Category Archives: Community feedback

[Community Feedback] Thoughts and Recommendations from the ACM SIGCOMM 2017 Reproducibility Workshop

This paper has been submitted to CCR. This is a draft version of the paper that has not been peer-reviewed. Comments on the paper are encouraged through the comment facility at the bottom of this page before December 15th, 2017.
Damien Saucez, Luigi Iannone

Abstract

Ensuring the reproducibility of results is an essential part of experimental sciences, including computer networking. Unfortunately, as highlighted recently, a large portion of research results are hardly, if not at all, reproducible, raising reasonable lack of conviction on the research carried out around the world.

Recent years have shown an increasing awareness about reproducibility of results as an essential part of research car- ried out by members of the ACM SIGCOMM community. To address this important issue, ACM has introduced a new policy on result and artifact review and badging. The policy defines the terminology to be used to assess results and artifacts but does not specify the review process or how to make research reproducible.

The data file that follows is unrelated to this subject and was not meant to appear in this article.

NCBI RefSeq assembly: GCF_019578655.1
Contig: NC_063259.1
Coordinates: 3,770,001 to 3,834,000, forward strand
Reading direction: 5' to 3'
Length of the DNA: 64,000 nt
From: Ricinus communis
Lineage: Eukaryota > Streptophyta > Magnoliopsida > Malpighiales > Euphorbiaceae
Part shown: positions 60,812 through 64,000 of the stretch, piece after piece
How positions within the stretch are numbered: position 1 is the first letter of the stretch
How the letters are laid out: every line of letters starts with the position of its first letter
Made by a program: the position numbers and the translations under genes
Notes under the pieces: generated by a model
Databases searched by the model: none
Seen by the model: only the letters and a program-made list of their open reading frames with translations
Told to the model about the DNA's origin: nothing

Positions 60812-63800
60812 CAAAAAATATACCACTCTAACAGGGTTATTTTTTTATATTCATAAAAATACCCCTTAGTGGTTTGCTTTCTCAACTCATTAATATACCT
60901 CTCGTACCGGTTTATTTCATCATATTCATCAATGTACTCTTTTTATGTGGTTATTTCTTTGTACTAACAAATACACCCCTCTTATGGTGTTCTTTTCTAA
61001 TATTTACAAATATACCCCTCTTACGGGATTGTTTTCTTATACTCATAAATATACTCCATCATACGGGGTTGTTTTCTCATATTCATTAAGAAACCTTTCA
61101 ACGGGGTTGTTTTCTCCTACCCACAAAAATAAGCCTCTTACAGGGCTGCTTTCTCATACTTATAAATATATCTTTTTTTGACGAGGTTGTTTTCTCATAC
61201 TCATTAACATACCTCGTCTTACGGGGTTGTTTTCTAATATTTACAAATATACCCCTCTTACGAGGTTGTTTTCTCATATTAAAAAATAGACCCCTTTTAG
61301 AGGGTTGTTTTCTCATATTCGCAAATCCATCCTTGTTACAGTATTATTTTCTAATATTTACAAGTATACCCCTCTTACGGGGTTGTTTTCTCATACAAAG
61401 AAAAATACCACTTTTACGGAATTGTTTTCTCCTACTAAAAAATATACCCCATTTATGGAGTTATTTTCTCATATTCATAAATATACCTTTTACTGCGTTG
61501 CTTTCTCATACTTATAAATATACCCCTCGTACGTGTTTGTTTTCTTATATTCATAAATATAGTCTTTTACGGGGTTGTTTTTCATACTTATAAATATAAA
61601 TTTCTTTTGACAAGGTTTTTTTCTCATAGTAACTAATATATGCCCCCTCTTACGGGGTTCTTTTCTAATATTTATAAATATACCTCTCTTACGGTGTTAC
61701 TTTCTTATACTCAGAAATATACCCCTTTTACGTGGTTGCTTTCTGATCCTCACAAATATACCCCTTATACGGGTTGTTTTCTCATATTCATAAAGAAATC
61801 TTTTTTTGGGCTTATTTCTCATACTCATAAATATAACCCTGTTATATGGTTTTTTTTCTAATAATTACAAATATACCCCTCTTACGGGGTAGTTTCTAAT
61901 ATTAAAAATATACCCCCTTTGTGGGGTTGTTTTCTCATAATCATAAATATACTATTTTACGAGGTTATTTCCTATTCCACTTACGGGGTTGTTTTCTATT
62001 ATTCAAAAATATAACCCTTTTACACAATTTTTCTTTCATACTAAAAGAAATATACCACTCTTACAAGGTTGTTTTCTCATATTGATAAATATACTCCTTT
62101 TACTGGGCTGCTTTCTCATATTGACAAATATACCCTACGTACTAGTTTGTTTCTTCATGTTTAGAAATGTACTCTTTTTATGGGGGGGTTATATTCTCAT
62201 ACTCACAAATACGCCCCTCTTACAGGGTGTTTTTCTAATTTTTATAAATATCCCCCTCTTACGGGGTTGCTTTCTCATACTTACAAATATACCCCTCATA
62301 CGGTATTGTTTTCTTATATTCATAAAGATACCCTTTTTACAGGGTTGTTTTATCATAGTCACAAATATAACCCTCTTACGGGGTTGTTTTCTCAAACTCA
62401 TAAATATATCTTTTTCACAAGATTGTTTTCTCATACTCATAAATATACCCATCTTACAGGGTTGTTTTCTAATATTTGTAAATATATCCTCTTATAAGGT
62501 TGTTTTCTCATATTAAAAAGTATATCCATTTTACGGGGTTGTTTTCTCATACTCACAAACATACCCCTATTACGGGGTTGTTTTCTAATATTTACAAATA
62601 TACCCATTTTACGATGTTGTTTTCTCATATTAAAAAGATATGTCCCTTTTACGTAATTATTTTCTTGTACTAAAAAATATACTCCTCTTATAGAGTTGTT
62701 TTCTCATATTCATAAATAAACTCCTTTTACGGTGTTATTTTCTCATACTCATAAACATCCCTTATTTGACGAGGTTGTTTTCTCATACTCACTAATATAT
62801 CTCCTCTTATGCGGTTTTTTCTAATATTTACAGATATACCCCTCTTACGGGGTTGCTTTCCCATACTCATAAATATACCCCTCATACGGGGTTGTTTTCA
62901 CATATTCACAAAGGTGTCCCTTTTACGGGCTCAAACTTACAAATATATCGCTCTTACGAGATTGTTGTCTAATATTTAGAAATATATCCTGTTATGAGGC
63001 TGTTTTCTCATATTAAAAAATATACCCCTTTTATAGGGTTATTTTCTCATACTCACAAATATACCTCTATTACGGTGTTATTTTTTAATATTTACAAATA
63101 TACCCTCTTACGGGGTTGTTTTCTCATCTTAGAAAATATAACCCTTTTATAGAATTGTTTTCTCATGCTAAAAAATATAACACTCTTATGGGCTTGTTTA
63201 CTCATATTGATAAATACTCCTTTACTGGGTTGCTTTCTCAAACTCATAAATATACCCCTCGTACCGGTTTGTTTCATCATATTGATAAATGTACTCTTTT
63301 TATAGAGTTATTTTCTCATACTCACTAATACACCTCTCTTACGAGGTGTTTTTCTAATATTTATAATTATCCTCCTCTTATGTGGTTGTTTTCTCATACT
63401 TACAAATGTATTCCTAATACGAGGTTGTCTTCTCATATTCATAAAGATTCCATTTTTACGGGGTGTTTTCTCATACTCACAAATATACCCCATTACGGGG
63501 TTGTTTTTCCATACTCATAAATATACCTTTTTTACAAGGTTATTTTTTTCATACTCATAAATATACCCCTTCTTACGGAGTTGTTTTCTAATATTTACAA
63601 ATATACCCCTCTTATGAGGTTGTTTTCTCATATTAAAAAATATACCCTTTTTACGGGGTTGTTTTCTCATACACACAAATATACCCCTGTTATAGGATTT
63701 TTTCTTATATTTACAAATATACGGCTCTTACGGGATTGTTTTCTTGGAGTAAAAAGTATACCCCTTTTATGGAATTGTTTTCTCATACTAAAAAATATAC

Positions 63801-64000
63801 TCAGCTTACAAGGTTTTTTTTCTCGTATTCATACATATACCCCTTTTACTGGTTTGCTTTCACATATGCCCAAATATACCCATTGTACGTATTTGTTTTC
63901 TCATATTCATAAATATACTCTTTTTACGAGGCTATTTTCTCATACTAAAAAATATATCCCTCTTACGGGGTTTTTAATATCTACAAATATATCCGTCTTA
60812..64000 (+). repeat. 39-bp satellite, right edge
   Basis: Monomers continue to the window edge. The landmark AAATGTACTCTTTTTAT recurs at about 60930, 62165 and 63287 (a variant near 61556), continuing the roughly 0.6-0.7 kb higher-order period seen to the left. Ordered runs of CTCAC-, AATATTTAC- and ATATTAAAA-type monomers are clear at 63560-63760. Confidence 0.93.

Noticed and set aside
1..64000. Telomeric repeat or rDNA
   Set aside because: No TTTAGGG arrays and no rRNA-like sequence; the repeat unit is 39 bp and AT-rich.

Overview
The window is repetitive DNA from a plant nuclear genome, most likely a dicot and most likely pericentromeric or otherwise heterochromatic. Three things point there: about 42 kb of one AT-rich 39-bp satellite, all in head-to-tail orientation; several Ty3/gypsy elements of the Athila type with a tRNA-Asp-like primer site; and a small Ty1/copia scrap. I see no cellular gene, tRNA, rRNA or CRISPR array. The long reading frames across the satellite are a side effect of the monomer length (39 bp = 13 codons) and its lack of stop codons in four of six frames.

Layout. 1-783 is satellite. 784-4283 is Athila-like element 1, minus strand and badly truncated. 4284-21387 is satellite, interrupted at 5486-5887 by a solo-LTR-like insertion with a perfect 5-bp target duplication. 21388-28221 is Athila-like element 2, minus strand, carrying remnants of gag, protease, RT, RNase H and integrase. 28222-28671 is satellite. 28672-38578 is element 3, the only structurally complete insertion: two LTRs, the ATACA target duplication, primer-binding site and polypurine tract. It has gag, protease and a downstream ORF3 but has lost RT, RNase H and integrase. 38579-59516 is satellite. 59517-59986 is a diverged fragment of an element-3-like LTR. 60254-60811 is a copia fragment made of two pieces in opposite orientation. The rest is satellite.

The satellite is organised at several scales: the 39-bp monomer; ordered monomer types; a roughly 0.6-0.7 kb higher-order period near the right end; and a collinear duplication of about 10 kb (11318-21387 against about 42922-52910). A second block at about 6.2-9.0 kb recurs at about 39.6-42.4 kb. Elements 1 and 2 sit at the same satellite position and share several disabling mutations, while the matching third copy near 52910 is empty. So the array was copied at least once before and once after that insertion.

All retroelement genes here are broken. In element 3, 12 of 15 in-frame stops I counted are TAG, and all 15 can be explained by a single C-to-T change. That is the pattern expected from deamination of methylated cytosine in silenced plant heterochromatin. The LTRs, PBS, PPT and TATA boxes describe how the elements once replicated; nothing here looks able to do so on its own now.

During SIGCOMM’17 a side workshop has been organized with the specific purpose to tackle the issue. The objective being to trigger discussion and activity in order to craft recommendations on how to introduce incentives for authors to share their artifacts, and the details on how to use them, as well as defining the process to be used.

This editorial overviews the workshop activity and summarizes the main discussions and outcomes.